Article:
The 8th annual Winnipeg International Storytelling Festival is this week, from Monday, May 6 through Saturday, May 11, 2013. It’s the only festival of its kind in the world: an annual free cultural event dedicated to storytelling for the advocacy and support of peace.
“Enthusiasm for the Festival continues to grow,” says Jessica Senehi, festival director and associate director of the Mauro Centre for Peace and Justice. “This year, our French Program includes 3,750 seats for French-language students in addition to public events.”
At the Festival this year, the Dr. Philip Weiss Award for Storytelling for Peace and Human Rights will be given to Holocaust survivor Dr. Sidney Finkel, who tells the story of his childhood vividly and honestly. History, courage, luck and foolhardiness took Finkel on a journey from Poland in 1939 at the age of seven to Buchenwald, Germany; Thereseinstadt, Czechoslovakia; and finally, as a teenager, to Windmere, England, in 1945. The author of Sevek and the Holocaust: The Boy Who Refused to Die, Finkel did not speak about his experiences until 1993 when he visited the U.S. Holocaust Memorial in Washington, DC. Since beginning that journey, he has spoken in hundreds of schools in the United States.
The 2013 Festival also includes a special focus on puppets, featuring amazing puppet artists Doug Berky and Hobey Ford. The public program on Saturday has expanded to include more tellers and presentations, including a Theatre for Living workshop that will show theatre approaches as tools for problem-solving and peacemaking.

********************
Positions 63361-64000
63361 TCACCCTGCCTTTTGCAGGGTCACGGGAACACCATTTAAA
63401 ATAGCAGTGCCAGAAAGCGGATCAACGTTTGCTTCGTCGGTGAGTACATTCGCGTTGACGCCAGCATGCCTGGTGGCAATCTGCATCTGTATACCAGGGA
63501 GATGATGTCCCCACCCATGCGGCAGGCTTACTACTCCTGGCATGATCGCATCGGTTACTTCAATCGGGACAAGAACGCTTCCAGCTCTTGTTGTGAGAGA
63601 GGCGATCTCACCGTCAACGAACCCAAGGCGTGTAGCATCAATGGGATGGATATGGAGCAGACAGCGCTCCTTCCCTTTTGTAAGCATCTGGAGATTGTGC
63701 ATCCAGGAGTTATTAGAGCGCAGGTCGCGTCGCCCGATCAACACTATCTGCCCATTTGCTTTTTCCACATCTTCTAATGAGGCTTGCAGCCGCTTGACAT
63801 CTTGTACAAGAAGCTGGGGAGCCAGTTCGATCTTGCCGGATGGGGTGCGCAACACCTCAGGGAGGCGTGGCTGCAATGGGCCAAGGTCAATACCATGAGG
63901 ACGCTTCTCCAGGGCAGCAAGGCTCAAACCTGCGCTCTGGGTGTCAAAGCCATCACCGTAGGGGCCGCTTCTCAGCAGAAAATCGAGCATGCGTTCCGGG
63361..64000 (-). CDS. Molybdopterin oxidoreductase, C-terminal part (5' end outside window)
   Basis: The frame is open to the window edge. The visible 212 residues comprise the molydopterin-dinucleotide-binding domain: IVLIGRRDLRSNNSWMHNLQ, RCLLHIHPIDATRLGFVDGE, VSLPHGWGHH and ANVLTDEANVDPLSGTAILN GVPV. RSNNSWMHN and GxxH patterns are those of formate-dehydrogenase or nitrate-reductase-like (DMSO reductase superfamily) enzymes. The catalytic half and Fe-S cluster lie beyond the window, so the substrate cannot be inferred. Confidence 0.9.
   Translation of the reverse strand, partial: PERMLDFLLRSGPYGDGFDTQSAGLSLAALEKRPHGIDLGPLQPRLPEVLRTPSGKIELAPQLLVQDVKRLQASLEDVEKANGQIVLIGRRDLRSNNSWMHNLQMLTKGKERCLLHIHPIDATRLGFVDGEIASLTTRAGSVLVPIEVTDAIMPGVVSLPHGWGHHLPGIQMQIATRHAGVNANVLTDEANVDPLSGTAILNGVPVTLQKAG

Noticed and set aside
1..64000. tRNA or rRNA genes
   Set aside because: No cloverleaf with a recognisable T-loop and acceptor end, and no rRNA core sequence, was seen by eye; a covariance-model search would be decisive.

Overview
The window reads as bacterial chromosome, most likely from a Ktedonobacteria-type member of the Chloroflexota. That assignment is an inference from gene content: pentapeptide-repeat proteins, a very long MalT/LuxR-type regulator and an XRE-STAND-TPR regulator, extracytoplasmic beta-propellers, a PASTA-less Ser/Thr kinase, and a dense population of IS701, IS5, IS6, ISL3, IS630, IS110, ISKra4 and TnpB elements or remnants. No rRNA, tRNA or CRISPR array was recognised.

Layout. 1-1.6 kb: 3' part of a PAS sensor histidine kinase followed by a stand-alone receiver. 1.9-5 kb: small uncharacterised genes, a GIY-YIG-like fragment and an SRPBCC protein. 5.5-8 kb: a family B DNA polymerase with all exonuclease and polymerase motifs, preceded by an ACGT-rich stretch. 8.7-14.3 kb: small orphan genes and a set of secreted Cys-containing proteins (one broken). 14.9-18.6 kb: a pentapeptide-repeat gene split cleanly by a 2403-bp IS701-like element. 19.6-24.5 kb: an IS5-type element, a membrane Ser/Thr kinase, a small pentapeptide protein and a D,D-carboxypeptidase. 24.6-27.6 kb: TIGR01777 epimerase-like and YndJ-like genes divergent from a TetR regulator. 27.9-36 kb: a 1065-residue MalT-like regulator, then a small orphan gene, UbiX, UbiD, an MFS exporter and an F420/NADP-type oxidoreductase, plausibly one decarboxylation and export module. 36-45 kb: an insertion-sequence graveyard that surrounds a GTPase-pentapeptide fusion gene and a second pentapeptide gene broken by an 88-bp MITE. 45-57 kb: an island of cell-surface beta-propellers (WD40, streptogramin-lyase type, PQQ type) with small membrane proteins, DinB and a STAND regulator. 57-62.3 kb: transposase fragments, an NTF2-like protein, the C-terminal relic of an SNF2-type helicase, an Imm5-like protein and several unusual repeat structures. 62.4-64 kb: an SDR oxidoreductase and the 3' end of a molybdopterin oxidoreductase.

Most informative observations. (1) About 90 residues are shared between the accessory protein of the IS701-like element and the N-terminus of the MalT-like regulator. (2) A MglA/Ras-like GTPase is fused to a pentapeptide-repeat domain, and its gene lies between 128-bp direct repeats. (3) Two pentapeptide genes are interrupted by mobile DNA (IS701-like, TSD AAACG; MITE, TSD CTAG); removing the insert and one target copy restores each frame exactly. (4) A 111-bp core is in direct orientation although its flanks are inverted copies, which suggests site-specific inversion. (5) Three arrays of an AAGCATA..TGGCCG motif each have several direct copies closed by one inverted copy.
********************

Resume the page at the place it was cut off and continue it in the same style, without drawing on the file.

Featured tellers this year include:
• Roberta Kennedy, a traditional Haida storyteller, drummer and Dene teacher of the Dogrib language to primary school students. She tells stories for children and adults at festivals, schools, universities, conferences, workshops and on TV and radio.
• Christine Spink-Mitchell, who uses her love of her language, American Sign Language, to take us by the hand and sit with us down in her world. Teachers, parents, interpreters, and both Deaf and hearing children and adults will be drawn by her stories and her experience;
• Paul Taylor, a troubador with a didjeridoo who seeks to build bridges of cultural understanding. He is mentored by Yidumduma Bill Harney, custodian of the Wardaman culture in Australia’s Northern Territory, and is honored with the Wardaman name “Jalala.”
The Mauro Centre for Peace and Justice is based in St. Paul’s College at the University of Manitoba. It offers the only PhD program in Peace and Justice in Canada, attracting students from around the world.
For more information, including a detailed festival program, please see http://umanitoba.ca/storytelling
Or contact Jessica Senehi at: 204-474-7978 or email: Jessica_Senehi@umanitoba.ca